Sabrina Fair:
Sabrina fair
Listen where thou art living
Under the glassie, cool, translucent wave
In twisted braids of lillies knitting
The loose train of thy amber-dropping hair,
Listen for dear honour’s sake,
Goddess of the silver lake,
Listen and save.


Wednesday, October 19, 2011


Today's name: Casper

Pronunciation: KASS-pur, CAHS-pehr

Potential nicknames: Cass, Caspie, Casey, Cap, Case

Origin: Dutch form of Persian name Jasper, meaning "treasurer" or "treasure holder." Kasper, Jaspar, Gaspard and Gaspar are variants.

Popularity: Casper ranked on the U.S. top 1000 from 1911 to 1933, but has not been seen since. In 2010 there were 51 baby boys named Casper and 11 named Caspar, 5 Kaspar and 26 Kasper. In 2011 there were 7 boys spelled Caspar and 54 Casper.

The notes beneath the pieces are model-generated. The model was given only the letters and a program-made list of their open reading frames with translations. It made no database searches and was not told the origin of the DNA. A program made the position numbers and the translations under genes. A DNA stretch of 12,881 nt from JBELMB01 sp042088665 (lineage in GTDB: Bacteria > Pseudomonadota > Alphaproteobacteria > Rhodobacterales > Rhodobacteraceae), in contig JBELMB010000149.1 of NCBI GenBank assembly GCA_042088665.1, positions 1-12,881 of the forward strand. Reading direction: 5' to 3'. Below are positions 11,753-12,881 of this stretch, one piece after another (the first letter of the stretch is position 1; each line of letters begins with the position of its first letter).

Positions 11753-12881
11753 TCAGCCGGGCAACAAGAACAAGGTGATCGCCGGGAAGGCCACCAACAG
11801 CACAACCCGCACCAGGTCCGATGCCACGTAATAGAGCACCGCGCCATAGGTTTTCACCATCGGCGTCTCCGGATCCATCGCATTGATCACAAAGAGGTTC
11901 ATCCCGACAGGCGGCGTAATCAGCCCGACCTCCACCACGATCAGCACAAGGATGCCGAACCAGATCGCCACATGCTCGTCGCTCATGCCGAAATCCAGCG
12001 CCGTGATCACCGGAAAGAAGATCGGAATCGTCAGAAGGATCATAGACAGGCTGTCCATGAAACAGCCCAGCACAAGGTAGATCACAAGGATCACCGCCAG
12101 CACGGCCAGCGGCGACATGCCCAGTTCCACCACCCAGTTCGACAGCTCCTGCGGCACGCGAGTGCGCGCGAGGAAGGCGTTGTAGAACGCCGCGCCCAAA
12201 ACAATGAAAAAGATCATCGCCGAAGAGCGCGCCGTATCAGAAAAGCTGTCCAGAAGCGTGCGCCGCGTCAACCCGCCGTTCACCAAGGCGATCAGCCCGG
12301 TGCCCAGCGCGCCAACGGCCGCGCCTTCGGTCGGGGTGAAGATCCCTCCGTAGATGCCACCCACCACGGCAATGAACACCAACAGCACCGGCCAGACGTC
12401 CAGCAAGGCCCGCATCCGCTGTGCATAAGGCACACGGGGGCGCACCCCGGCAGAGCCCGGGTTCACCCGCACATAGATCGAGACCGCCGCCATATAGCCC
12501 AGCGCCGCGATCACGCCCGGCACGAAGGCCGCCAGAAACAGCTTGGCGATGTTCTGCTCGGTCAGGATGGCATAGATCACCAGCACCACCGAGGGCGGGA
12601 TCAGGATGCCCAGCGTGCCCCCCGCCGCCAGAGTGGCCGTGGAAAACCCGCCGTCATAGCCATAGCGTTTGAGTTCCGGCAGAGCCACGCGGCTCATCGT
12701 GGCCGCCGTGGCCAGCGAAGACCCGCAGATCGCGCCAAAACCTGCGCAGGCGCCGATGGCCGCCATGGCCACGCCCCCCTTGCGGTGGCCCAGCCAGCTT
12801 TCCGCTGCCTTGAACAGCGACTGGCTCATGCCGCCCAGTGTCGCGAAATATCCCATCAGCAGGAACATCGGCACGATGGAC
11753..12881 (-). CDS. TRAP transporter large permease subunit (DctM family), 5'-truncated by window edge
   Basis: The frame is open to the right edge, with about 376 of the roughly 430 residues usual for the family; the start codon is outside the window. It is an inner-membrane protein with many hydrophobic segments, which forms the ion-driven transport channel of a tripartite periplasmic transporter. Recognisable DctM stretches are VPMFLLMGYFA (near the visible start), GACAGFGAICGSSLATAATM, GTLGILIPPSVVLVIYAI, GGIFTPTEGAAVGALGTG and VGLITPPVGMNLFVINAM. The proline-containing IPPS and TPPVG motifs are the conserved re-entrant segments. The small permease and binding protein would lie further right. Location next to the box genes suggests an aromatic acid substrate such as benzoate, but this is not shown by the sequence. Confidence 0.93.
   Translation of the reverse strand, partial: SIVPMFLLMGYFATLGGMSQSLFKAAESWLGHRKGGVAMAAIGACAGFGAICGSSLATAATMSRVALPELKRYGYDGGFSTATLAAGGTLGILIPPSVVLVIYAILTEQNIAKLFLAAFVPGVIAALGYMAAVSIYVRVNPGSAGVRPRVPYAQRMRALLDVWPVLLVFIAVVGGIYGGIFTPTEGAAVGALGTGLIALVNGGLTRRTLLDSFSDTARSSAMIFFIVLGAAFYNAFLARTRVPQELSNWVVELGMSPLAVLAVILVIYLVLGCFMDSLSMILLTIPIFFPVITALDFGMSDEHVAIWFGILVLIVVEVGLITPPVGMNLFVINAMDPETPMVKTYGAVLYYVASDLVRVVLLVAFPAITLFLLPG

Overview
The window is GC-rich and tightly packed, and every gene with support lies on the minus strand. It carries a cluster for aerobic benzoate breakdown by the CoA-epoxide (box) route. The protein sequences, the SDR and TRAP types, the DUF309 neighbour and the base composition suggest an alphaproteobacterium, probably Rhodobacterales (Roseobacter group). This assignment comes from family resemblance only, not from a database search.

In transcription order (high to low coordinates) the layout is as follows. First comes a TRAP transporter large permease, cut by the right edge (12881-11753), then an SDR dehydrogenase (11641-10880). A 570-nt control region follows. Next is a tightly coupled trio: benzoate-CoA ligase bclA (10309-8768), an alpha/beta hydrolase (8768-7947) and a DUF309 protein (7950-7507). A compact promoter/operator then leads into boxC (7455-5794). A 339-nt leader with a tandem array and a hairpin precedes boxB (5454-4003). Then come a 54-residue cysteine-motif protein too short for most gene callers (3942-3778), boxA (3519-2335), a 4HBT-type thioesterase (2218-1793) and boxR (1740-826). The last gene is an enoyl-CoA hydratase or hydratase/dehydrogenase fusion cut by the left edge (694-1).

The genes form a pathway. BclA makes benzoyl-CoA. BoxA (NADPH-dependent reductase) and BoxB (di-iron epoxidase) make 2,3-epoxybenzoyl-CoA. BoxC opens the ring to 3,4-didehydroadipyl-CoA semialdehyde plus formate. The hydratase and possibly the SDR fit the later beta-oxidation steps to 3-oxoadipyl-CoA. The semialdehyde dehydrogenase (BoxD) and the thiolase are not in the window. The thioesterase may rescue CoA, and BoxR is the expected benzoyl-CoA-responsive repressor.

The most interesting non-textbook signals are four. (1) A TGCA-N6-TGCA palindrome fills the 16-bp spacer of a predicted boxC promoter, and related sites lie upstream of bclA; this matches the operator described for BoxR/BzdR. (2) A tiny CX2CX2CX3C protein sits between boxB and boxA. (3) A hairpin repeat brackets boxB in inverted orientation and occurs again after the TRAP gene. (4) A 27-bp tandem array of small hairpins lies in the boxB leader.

Fun fact: (1) Part of Casper's lack of popularity is due to "Casper the Friendly Ghost," which first appeared in a 1939 children's book and later an animated cartoon and comics, finishing with a movie in 1995. (2) Saint Gaspar del Bufalo. (3) Along with Balthazar and Melchior, Casper was one of the three Magi, or Wise Men, who brought gifts from afar to the infant Jesus. These three names cannot be found in the Bible and are thought to have been assigned in the 11th century. (4) The name of Claudia Schiffer's son, Casper Matthew. Her daughters are Clementine and Cosima. (5) Chosen by actor Jason Lee and his wife for their daughter Casper Alice. (Her middle name has not been officially verified.) (6) Actor Casper Van Dien.

I did a poll recently, asking if Casper was ready to make a comeback.